Benchmark Maps are our preferred fav, and while you’re at it, just spring for the $25 atlas. It’s a good item to keep tucked in your gearbox, sure to unlock a level of contentment tenfold.

5. Know the Cell Signal Situation before you hit the road

It’s hard to imagine not being completely devoted to and fully dependent upon those little pocket sized computers… in fact, this is probably what most people would rank as their “must pack” item. (I mean, how did we ever even get by without cell phones?) BUT, aren’t most people looking to get into some remote countryside searching for a badass reset? The good news is this: if you’ve got AT&T, chances are most of your trip will be without cell coverage beyond Reno, Elko, and Vegas.

Verizon tends to have more far reaching coverage throughout the state, but the point is this: travel smartly, and be certain you can hang out there without phoning in the rescue committee. Plus, pro dirt road traveler or not, it’s probably wise to let someone know where you’re headed and when you’ll be back. It may seem a little scary to be without cell coverage at first, but by the time you rip that bandaid off for the second or third time, it will be the sort of solitude you didn’t realize you were missing out on.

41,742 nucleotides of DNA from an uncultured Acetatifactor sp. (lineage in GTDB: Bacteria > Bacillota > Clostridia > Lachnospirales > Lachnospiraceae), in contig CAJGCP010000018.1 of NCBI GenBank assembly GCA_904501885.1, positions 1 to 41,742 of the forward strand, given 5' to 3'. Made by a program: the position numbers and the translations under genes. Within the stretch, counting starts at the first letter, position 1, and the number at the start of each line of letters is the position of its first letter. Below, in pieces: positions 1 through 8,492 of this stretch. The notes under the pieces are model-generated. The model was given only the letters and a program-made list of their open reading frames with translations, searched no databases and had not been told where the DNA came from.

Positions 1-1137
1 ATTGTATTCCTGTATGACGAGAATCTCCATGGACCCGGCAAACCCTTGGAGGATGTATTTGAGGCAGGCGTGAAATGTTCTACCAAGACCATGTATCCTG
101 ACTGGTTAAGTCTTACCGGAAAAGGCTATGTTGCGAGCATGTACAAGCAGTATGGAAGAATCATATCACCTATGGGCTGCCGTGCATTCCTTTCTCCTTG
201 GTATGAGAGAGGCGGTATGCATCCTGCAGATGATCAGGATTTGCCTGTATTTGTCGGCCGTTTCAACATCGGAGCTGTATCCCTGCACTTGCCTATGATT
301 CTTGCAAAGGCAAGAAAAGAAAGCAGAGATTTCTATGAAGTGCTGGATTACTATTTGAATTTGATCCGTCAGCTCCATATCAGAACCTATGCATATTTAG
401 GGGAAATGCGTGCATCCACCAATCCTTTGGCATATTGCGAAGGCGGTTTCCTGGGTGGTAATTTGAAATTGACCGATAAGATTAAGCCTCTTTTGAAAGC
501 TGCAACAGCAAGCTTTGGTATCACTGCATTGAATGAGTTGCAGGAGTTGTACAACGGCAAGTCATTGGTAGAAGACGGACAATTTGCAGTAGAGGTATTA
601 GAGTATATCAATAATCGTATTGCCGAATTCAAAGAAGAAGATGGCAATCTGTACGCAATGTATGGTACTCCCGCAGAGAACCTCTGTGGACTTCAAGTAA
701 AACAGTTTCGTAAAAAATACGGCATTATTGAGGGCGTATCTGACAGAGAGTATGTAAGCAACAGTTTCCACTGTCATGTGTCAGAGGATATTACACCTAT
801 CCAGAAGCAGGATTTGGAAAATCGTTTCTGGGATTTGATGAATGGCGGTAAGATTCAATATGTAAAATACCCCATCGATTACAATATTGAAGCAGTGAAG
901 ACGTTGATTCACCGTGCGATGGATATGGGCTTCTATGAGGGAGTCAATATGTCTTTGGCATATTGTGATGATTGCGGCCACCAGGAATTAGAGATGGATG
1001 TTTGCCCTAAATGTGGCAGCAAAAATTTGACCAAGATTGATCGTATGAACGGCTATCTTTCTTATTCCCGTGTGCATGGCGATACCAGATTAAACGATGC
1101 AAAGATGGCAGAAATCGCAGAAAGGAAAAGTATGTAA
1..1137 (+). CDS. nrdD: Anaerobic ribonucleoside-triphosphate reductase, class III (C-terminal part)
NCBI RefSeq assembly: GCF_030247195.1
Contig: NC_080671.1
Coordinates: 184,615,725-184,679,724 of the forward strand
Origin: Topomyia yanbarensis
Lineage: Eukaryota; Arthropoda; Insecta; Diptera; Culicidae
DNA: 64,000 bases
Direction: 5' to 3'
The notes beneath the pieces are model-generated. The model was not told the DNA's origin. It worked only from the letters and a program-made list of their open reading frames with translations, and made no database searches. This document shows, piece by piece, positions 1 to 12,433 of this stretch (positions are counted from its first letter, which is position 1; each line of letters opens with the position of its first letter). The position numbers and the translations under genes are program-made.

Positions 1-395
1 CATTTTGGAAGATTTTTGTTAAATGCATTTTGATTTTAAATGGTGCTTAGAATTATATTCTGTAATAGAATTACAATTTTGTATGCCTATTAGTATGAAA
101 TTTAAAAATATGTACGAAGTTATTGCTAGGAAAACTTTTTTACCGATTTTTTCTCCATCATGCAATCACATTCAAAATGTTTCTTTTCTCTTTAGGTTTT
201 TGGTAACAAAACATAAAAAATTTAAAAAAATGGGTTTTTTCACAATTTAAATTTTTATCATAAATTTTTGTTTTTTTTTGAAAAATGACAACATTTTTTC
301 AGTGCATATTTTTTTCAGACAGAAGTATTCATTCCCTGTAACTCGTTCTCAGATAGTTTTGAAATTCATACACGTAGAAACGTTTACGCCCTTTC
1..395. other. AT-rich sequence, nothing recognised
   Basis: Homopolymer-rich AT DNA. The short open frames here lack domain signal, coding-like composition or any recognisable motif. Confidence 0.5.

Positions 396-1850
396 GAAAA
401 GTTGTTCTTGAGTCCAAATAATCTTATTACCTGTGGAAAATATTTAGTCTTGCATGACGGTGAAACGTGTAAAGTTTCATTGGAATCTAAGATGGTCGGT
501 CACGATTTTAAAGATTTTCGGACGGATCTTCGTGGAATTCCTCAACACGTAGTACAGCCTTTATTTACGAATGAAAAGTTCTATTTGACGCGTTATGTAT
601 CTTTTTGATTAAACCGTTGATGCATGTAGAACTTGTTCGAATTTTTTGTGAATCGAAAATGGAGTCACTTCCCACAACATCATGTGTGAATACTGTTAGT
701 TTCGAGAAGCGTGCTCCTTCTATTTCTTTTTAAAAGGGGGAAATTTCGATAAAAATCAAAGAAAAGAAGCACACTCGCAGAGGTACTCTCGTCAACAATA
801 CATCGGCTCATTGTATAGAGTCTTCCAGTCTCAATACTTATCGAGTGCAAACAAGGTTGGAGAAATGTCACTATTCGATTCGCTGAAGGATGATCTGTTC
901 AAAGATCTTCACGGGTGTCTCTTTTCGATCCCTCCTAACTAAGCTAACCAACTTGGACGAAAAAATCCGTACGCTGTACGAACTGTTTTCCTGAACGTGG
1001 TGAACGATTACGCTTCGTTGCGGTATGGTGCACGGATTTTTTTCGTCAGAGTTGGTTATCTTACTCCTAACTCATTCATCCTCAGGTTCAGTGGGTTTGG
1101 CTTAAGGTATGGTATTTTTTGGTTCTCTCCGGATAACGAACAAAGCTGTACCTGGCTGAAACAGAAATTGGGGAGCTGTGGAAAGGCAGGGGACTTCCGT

6. Be sure you’re rolling out with “good tires” and a full size spare… and know how to change a flat

You always hit that damned nail or pointy rock when you least expect it, right? Through gritted teeth, right. A flat tire never comes at a convenient time. That being said, a serious majority of Nevada backroads aren’t the cut-up, rutted-out 4×4 tracks you might be imagining, but instead, are glorious dirt-ified expressways where you can fly down the valley at 60 mph with zero problems. But once in a blue moon, no matter if you’re rolling with 9-ply tires or not, it just happens.

You’ve spent all day driving down dry riverbeds in a truly sketchy situation, then turn off onto a regular dirt road and bam. You hit a nail or sharp object and are down for the count. Comes with the territory, right? Trust us, we don’t even want to put the fact that you may have to change a flat tire out into the universe, but you’d better be safe than sorry guys. High clearance is always recommended but not mandatory. Tires on the other hand, are. Make sure that you’ve got some good solid tread on those babies, carry a full size spare, and if it really hits the fan, make sure you’ve got the tools and knowhow to swap out a flat.

7. Top off before peeling outta town, and be sure to carry extra fuel

Some of Nevada’s most spectacular countryside just so happens to be some of the more isolated areas in the lower 48—we’re lookin’ at you, Sheldon and Jarbidge. But hey, even if you AREN’T aiming to get super deep into the Nevada outback, we weren’t exactly dubbed the Loneliest Road in America by accident, guys. Though there are certainly plenty of gas stations along the #NVRoadTrip you’re setting out on, the fact of the matter is this: they’re definitely spread out and you may not realize what you’re seeing in front of you is the last place to gas up for like, 100 miles (or more.)